Good to know I'm not the only one :) thanks for the encouragement guys.

I used some maths for the first time in my job today. I could have found out the result I needed experimentally, but decided to try to find a formula instead. It wasn't a biggie: given a regualr grid what is the relationship between the total numbers of vertices, polygons and edges. Forgive my use of letters in the following, I don't know what the proper way to notate things is!

I figured first that the total number of vertices is Vt=(Vs1)(Vs2) (hmm, how do you do subsrcipt online? The s1 and s2 is meant to mean side1 and side2). Ie the area of a rectangle. The number of polygons, Pt, is ((Vs1)-1)x((Vs2)-1). The number of edges is the total vertices + total polygons -1:

Et=Vt+Pt-1

This is only when both sides of the grid are the same. If its not a square then the equation is different.

Here's my train of thought for the rest of the problem:

If the grid is only one polygon on one side (ie it's just a single row), then the number of edges is simply:

3P+1
where P is just the number of polygons in the row.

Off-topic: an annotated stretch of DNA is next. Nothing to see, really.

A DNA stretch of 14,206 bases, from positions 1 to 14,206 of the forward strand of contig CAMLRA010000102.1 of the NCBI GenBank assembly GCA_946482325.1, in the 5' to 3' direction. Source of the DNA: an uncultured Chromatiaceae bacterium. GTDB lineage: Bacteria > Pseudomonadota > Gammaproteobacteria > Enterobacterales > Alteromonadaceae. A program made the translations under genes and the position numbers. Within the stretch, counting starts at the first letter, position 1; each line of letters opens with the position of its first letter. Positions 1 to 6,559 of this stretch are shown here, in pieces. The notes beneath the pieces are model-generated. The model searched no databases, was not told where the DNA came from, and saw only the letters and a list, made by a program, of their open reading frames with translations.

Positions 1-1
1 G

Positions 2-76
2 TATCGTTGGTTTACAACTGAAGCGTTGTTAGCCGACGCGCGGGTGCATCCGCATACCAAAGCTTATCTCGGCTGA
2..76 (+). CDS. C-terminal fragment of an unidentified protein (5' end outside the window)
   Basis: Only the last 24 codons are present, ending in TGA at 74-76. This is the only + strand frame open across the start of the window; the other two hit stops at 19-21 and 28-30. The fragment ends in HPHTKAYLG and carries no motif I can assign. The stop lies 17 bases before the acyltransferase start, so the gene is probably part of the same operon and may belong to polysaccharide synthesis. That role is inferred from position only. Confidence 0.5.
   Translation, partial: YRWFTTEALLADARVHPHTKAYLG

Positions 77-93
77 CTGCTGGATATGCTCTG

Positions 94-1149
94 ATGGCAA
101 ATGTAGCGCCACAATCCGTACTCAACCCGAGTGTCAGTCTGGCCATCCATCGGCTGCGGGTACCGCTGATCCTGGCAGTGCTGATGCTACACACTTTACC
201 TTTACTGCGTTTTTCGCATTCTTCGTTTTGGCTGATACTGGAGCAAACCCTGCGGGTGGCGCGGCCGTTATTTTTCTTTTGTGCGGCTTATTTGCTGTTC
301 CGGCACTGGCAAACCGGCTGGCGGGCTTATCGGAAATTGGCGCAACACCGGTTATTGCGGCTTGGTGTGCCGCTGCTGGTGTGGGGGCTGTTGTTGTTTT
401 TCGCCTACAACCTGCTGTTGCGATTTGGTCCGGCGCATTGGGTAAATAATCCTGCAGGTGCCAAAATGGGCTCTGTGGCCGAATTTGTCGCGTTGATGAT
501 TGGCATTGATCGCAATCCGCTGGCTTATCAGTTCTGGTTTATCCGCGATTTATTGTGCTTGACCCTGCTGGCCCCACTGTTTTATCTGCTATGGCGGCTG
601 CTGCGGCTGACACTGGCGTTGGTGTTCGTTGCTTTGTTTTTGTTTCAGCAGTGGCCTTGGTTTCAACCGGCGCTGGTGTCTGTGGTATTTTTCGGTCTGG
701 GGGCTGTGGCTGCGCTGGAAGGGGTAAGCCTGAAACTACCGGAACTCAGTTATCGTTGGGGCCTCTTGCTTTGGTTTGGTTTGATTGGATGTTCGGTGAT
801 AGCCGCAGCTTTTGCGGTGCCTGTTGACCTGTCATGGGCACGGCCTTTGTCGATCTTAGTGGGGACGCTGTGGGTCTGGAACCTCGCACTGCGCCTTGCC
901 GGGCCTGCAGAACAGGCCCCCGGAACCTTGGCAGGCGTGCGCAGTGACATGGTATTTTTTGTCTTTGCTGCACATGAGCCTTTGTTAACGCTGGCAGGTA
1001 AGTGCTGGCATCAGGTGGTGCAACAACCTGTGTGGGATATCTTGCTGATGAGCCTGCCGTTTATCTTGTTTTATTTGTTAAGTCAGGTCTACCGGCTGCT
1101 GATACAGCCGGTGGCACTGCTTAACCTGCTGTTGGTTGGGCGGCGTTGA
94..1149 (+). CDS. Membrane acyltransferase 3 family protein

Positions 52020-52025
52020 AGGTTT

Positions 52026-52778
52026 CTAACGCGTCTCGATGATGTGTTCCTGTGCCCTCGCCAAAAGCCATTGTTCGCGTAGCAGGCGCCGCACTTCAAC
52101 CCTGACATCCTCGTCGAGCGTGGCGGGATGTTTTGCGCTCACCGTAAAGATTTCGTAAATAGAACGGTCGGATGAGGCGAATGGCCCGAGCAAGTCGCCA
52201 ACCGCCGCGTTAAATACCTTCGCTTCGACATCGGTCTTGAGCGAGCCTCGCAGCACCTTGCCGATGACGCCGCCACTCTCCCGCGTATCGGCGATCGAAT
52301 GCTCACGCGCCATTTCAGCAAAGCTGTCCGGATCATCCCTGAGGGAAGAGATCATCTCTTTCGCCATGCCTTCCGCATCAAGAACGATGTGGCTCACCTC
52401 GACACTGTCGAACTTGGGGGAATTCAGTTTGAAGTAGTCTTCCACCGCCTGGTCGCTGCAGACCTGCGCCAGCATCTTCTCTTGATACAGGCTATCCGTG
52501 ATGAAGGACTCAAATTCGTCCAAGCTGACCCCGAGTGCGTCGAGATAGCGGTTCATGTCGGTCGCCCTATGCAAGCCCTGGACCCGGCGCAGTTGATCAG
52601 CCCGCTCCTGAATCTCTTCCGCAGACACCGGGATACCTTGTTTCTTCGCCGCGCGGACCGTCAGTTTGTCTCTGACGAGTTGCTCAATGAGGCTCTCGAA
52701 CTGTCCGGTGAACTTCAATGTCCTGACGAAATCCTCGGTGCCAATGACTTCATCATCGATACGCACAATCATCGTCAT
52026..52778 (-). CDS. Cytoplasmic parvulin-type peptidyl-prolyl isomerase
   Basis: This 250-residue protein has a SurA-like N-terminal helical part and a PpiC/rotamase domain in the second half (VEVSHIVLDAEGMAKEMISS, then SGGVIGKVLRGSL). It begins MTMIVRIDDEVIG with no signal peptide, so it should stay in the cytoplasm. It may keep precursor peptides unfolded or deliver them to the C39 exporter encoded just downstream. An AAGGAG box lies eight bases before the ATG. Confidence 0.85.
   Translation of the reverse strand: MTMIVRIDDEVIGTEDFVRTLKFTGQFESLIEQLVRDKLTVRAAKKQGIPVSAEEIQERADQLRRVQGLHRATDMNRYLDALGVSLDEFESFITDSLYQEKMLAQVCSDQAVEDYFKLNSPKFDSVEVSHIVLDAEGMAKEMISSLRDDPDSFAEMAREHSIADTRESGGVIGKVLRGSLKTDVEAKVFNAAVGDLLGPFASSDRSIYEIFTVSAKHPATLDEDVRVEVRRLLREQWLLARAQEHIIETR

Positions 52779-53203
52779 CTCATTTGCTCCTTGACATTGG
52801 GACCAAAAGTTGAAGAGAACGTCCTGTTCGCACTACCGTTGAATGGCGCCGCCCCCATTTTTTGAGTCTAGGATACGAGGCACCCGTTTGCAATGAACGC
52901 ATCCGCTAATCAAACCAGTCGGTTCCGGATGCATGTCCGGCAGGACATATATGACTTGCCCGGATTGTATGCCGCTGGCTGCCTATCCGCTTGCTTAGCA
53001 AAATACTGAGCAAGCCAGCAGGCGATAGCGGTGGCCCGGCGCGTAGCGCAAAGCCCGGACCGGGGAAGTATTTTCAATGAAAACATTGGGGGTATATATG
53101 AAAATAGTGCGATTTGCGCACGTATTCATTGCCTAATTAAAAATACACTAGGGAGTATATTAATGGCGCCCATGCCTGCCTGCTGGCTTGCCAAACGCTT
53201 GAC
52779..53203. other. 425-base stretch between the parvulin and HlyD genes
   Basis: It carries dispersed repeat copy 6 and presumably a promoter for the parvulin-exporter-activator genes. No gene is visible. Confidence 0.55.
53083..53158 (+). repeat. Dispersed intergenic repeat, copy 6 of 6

For any subsequent rows though its only:

2P+1

So the total edges is:

Et=(3P+1) + n(2P + 1)
where n is the number of subsequent rows after the first one.

I didn't like the look of that, so I tried again a different way and got something better I think:

Et=2Pt+(Ps1+Ps2)
where s1 and s2 is each side of the rectangle.

And I think you can put it in terms of just edges because each Ps and Es are equivelent so:

Et=2(Es1 x Es2)+(Es1+Es2)

But that's only in terms of polygons or edges. Ideally I want a single formula that relates Vertices, Polygons and Edges for any rectangular grid. Im sure its possible, but how?

Maybe I'm making it more complex than it is, but that's where I've got to so far.

cheers
g
(PS what I'm finding very interesting is that the abstraction of the equations makes it a lot easier to see realtionships, that's cool!)

18. On the 3-d side you might like to know...

This is one of eulers theorums,

Take a cube, Number of faces = 6, corners = 8 edges = 12
Tetrahedron, Number of faces = 4, corners = 4 edges = 6

Faces +corners-2 = edges,